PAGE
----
There’s a simple but powerful reason tech enthusiasts flocked to Las Vegas for the Consumer Electronics Show this week – it’s the first peek into some of the exciting, groundbreaking technology we’ll see hit the market in 2019. But CES also serves as a bit of a crystal ball into what technology might look like in three or four years. You get a glimpse of the bits and pieces that have yet to coalesce, but you can see all the promise and potential.
Of course, while some booths flash that promise or showcase potential realized, others can fall flat. Here is a look at the most pleasant surprises and the most uninspiring disappointments we came across during our four days in Vegas and what they might mean for the tech world in 2019.
Voice activation and bots everywhere: One of the big surprises at CES this year was that the simplest manual tasks we take for granted in our daily lives are rapidly relying upon bots and voice activation. Take, for example, the process of traveling. Here’s what it could look like based on tech at this year’s CES: You voice activate your flight and hotel check in. Upon entering your room, a robot will sort and fold your clothes. You summon the room’s bot to bring late night snacks and beer. Then you voice activate the Wall to watch TV. When It’s time for sleep, you cuddle up next to a sleep robot to ensure a good rest. The night stand clock wakes you up gently, or wildly, depending on the sound of your voice. Let’s hope you’re happy so that the clock bot isn’t too harsh. And once awake, you check the bathroom smart mirror to tell you how good (or bad) you look. You then clean your teeth for 10 seconds with a bot toothbrush. You then tell the shower to turn on and what temperature the water should be. Next, you grab a piece of fresh bread from the bread bot, tap the head of your companion cat bot, and leave for the show while your voice activated smart door locks behind you. Through voice activation and bots, your trip to the 2021 CES show could be much simpler, restful, and (hopefully) productive.
Precision agriculture: John Deere provided a superior example of the remarkable innovations machine learning can drive, using their combine harvester to improve food productivity through precision agriculture. They use image recognition to distinguish a weed from a crop so they can spray herbicide right onto the weed without contaminating the food. They’re also leveraging sensors, machine learning, and the Internet of Things to stream vast amounts of data to improve productivity.
Mixfit’s customized vitamin shakes: Connectivity was a major theme of this year’s CES. Take fitness trackers, for example. Traditionally, they do a great job of collecting user data, but it never progressed beyond that. That’s changing. Mixfit makes a blender that creates a vitamin shake for its subscribers every day. Every month, you receive a customized packet of ingredients based on data from your fitness tracker. This is an example of how companies are starting use data more creatively to increase the value for the end user. The more businesses become open and interconnected, the more value they can create, where the sum of 1+1 is greater than 2.
Audi’s Holoride ecosystem: It was exciting to see ecosystems supplanting silos. Regardless of how big a company is, its ability to innovate will be severely handicapped if it doesn’t partner to become part of a larger ecosystem. Audi demonstrated this with Holoride, a spinoff company that will produce in-car VR entertainment. This is the first time a car manufacturer has developed a startup for the purpose of sharing its innovation with other manufacturers. We hope this is an indication that a stronger impulse toward sharing is emerging and that we’re moving away from a world where every manufacturer tries to be the sun and make its competitors revolve around it.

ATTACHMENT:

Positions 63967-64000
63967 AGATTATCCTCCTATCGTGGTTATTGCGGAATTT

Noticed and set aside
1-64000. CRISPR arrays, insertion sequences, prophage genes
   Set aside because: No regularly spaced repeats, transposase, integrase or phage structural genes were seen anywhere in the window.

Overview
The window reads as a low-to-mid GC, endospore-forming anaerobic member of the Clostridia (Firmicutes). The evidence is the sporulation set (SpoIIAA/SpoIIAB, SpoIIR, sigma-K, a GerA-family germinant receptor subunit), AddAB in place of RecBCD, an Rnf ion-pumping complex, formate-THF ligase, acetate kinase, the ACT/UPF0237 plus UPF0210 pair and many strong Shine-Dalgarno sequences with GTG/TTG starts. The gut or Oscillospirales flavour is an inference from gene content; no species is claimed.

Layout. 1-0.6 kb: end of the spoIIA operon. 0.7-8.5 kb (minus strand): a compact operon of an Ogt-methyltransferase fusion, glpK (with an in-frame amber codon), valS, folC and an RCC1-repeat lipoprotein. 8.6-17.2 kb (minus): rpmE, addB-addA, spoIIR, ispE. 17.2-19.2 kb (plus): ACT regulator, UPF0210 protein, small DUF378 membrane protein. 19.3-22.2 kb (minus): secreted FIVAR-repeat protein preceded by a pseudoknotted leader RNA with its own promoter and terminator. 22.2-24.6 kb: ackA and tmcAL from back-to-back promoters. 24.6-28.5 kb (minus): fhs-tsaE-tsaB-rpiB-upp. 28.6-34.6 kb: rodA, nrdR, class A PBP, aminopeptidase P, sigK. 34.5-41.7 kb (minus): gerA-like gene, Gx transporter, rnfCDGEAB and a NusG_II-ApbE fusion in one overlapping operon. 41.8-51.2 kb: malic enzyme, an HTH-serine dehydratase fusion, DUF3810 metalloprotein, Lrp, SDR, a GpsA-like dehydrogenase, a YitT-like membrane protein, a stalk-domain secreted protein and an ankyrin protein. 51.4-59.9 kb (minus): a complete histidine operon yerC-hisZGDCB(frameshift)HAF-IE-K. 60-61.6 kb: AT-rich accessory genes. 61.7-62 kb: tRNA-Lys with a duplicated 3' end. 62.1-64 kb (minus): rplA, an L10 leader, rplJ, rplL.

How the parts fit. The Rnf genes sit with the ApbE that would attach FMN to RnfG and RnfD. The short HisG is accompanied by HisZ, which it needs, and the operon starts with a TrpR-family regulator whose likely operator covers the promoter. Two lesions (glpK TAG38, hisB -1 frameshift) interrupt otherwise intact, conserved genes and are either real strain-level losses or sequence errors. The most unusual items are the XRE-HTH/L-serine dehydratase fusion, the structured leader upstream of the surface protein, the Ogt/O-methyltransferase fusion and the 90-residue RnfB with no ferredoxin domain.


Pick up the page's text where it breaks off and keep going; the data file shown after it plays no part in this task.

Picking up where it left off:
Apple could be an interesting test case for this, too. After years of enabling its products to exist only on its own platforms, Apple is changing course to allow Apple TV to coexist with other platforms.
Unnecessary tech: We saw a lot of “innovation” that is solving non-problems and starting to become ridiculous. Just because it is possible doesn’t mean it should be done. For example, a cat litter that measures stench and degree of wetness so it knows when it needs changing. And do we really need a self-driving suitcase that watches and follows us while we walk through the airport — especially when unattended baggage raises so many alarms? Products like this seem to actively ignore context and do not solve a real problem. The list can go on and on, but when you consider how much investment money is flushed into these pseudo-innovations, it’s really disappointing.
Lack of a Chinese presence: Chinese representation, particularly in the automotive space of CES, is shrinking and doesn’t represent the current state of the Chinese market or its importance. Innovation is increasingly coming from the East, but you might get the impression from CES that the most important innovations are still coming from the West. CES organizers seem in denial on this is, but it hurts the U.S. tech sector to be out of touch with emerging global tech. Hopefully, we’ll see this change at next year’s show.
5G underwhelms. We were all optimistic that 5G technology would be arriving soon with exciting innovations, but instead it was one of the biggest letdowns of CES. This week made it clear that 5G is still several years away. No one stood out in presenting the technology’s potential. Intel had the best demo in an otherwise tepid showing, as most were only able to talk about 5G’s capabilities but not show anything of substance.
Wolf “Ingo” Faecks is managing director and SVP at Publicis.Sapient for EMEA/APAC. He is also industry lead for automotive, mobility, manufacturing, and health for EME/APAC.
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